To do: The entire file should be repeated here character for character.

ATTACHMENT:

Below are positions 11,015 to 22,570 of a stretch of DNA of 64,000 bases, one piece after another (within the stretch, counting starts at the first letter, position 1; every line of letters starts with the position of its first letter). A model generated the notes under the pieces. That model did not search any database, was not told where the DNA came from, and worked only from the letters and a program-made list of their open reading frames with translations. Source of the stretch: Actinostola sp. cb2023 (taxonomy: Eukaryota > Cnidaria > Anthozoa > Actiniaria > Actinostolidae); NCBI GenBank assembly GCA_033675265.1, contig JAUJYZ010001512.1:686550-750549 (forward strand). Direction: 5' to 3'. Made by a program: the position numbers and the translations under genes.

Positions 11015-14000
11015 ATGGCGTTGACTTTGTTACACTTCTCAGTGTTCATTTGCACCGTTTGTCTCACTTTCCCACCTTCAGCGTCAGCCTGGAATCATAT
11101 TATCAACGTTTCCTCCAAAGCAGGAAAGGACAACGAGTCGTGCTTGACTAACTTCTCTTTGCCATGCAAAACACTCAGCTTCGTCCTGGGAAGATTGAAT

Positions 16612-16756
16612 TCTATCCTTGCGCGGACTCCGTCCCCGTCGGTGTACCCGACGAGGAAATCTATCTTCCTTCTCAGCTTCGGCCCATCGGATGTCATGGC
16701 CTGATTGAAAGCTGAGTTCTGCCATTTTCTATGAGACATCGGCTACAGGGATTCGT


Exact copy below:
Below are positions 11,015 to 22,570 of a stretch of DNA of 64,000 bases, one piece after another (within the stretch, counting starts at the first letter, position 1; every line of letters starts with the position of its first letter). A model generated the notes under the pieces. That model did not search any database, was not told where the DNA came from, and worked only from the letters and a program-made list of their open reading frames with translations. Source of the stretch: Actinostola sp. cb2023 (taxonomy: Eukaryota > Cnidaria > Anthozoa > Actiniaria > Actinostolidae); NCBI GenBank assembly GCA_033675265.1, contig JAUJYZ010001512.1:686550-750549 (forward strand). Direction: 5' to 3'. Made by a program: the position numbers and the translations under genes.

Positions 11015-14000
11015 ATGGCGTTGACTTTGTTACACTTCTCAGTGTTCATTTGCACCGTTTGTCTCACTTTCCCACCTTCAGCGTCAGCCTGGAATCATAT
11101 TATCAACGTTTCCTCCAAAGCAGGAAAGGACAACGAGTCGTGCTTGACTAACTTCTCTTTGCCATGCAAAACACTCAGCTTCGTCCTGGGAAGATTGAAT

Positions 16612-16756
16612 TCTATCCTTGCGCGGACTCCGTCCCCGTCGGTGTACCCGACGAGGAAATCTATCTTCCTTCTCAGCTTCGGCCCATCGGATGTCATGGC
16701 CTGATTGAAAGCTGAGTTCTGCCATTTTCTATGAGACATCGGCTACAGGGATTCGT